The P5 plus 1 approached these recent talks in Geneva planning to renew their offer to Tehran of a uranium-swap, which would see Iran agree to refrain from enriching uranium itself, in exchange for fuel supplies (probably from Russia) for research reactors. That gambit holds little new or surprising from Iran's perspective. In October 2009, Iran nearly accepted the proposal made during the last round of talks with P5 plus 1, but padded it out with convoluted conditions, such as specifying that these exchanges take place on Iranian territory. Geneva was unlikely to make much headway here.

The Iranians are wont to bring their own agendas to talks and to raise them in discussion whatever their partners' views. This time, in the wake of these killings, Tehran had something concrete to engage the P5 plus 1 with, alongside the fundamental subject under discussion.

Each with its own sanctions

Even a small step from Geneva was always going to be hailed as a great success. It is something of a triumph that they gathered at all.

But progress on this issue remains maddeningly slow. Despite the fact that, to date, four sanction resolutions have been adopted and seven rounds of talks held, there is the conspicuous lack of any public outcry against Ahmadinejad's regime (the purported target of the sanctions), there is no indication that it is set to meet an early demise, nor is there any sign of convergence between the different parties' positions.

A school of thought on the resolution of the Iranian problem has already emerged that deems this P5 plus 1 format too weighty for the issue at hand. Passing the "baton" of this initiative on to the European Union, Moscow, Beijing, or Berlin, have all been mooted as credible possibilities. But that would yield little, because the Iranians, for all their respect for the other parties, hold the United States in the highest esteem. All sides are very well aware that only Washington is really in any position to hold substantial talks with Iran, since only Washington can rein in Israel, or even exert some degree of control over it. During the first year of his presidency Barack Obama seemed to be hinting that the White House was ready to open direct relations with Tehran, but this has yet to materialize.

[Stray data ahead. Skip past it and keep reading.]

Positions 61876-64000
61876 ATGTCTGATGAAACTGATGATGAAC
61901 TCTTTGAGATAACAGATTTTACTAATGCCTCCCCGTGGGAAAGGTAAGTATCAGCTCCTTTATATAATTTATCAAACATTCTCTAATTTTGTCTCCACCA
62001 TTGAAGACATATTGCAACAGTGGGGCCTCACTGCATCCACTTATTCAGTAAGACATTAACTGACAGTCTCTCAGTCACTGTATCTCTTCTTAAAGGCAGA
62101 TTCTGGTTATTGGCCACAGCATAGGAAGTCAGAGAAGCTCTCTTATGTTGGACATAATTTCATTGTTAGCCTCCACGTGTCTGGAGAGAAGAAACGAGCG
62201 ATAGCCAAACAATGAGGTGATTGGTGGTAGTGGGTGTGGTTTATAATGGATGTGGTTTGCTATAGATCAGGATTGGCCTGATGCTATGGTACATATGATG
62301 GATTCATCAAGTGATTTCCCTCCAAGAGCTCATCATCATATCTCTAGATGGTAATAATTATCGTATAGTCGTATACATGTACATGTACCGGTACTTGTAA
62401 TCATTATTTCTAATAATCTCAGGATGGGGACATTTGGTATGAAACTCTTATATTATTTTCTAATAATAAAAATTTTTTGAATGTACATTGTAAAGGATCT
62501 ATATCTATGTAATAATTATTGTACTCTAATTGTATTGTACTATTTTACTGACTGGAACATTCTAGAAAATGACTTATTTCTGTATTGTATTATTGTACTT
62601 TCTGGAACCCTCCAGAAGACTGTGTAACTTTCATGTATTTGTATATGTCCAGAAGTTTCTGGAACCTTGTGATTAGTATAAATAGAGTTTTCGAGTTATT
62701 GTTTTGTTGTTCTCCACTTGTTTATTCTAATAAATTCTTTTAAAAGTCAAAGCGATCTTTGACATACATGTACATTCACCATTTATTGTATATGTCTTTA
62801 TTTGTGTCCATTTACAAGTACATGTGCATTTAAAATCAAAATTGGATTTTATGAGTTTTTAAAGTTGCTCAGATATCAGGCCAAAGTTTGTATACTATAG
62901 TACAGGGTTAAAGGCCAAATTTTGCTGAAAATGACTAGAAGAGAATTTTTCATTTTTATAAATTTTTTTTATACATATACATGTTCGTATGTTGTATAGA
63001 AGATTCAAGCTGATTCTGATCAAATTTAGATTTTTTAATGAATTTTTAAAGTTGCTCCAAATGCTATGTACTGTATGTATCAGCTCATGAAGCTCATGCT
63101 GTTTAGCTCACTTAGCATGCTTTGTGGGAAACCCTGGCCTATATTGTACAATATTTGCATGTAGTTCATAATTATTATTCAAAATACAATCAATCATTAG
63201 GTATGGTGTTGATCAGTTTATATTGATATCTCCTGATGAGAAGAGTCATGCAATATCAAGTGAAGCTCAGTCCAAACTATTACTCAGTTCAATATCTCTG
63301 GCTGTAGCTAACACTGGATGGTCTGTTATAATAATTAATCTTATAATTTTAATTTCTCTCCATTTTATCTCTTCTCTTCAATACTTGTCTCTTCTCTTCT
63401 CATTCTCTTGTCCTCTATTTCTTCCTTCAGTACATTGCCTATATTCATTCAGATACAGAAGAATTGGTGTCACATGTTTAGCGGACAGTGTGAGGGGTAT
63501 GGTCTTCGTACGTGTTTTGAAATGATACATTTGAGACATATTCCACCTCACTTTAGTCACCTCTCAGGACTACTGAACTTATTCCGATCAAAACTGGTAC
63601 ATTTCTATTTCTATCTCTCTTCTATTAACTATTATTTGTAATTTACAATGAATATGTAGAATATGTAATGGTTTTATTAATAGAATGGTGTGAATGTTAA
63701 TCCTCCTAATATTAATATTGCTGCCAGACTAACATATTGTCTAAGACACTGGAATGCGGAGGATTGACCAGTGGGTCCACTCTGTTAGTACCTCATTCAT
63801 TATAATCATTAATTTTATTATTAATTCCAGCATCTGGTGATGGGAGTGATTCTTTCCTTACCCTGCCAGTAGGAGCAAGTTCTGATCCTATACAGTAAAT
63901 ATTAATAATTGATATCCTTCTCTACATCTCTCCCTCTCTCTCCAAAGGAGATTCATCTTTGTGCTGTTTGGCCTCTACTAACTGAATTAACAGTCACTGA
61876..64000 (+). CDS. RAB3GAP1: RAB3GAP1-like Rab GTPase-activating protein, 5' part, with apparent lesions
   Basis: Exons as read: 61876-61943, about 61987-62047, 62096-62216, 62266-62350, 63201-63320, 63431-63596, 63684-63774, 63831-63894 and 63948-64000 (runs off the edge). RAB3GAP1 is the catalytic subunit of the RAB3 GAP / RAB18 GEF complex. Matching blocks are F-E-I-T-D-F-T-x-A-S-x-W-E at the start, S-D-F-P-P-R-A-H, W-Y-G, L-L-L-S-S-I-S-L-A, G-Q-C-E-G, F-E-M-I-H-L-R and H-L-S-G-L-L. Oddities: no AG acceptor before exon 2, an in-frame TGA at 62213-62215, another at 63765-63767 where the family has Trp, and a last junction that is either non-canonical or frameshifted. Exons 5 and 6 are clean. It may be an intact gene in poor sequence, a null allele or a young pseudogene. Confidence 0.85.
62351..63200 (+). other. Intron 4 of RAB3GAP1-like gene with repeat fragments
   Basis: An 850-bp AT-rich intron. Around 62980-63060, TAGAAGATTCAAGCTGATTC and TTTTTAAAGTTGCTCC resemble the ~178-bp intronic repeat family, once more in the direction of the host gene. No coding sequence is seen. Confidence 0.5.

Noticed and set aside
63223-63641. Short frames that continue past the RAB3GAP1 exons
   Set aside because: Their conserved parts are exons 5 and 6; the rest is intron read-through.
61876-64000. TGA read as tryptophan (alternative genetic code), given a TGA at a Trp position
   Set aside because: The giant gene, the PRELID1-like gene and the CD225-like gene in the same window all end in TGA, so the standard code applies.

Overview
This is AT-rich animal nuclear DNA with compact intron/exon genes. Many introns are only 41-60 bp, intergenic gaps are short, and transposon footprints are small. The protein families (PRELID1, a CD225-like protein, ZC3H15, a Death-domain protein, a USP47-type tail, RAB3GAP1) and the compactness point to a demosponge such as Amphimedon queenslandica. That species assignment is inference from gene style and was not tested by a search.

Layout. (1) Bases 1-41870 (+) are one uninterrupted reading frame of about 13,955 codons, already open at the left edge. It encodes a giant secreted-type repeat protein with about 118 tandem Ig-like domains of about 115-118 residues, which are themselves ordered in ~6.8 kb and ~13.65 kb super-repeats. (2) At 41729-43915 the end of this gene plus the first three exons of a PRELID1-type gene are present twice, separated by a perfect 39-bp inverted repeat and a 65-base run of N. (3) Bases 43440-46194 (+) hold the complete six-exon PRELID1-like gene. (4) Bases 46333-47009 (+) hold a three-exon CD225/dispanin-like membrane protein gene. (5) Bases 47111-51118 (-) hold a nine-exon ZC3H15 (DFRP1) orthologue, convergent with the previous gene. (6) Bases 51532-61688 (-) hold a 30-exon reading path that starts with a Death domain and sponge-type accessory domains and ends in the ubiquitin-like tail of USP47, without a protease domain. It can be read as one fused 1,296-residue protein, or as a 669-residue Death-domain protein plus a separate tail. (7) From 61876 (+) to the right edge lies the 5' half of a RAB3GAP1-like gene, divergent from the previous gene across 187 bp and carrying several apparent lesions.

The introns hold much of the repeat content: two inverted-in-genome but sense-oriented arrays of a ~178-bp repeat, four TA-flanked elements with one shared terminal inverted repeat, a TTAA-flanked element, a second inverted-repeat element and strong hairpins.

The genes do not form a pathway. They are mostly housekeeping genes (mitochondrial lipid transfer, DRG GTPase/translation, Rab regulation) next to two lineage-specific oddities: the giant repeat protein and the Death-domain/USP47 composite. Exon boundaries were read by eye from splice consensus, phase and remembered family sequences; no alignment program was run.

For many, including the United States and Europe, the Middle East, with all its deep and neglected concerns, is largely terra incognita. All these problems tend to be viewed through the prism of the Arab-Israeli standoff, though that view is a long way from providing a comprehensive diagnosis of the underlying condition. The remedies lie elsewhere. Apart from the "big problem" of the Arab-Israeli conflict, there are a myriad of lurking regional issues and stumbling blocks, instances of hidden and open confrontation, such as, for example, the inherent enmity between the Shia and the Sunni.

Considering that Iran's Shia footprints (Shia Islam is the official religion in Iran) can be detected today all the way from the Mediterranean to Pakistan, that its influence can be felt in Afghanistan, Iraq and Lebanon, not "talking" with Tehran is strange to say the least. The official U.S. policy of "non-engagement" with Tehran is no policy at all under present circumstances and it cannot last long.

Russia, too, must tread more gingerly if the UN Security Council is so set on sanctions against Tehran. The most recent lesson learnt from sanctions shows that Russia backs one kind of sanctions, while the United States favors another: it extended the sanctions to gasoline and oil product supplies to Iran, a move Russia fiercely opposed. Expert estimates suggest that Moscow stands to lose about $10-13 billion from these anti-Tehran sanctions. True, these losses will be spread over the next 10 years and could include possible, as yet un-finalized armaments contracts. Direct losses so far amount to no more than $1-1.3 billion. But future losses also count.

The views expressed in this article are the author's and do not necessarily represent those of RIA Novosti.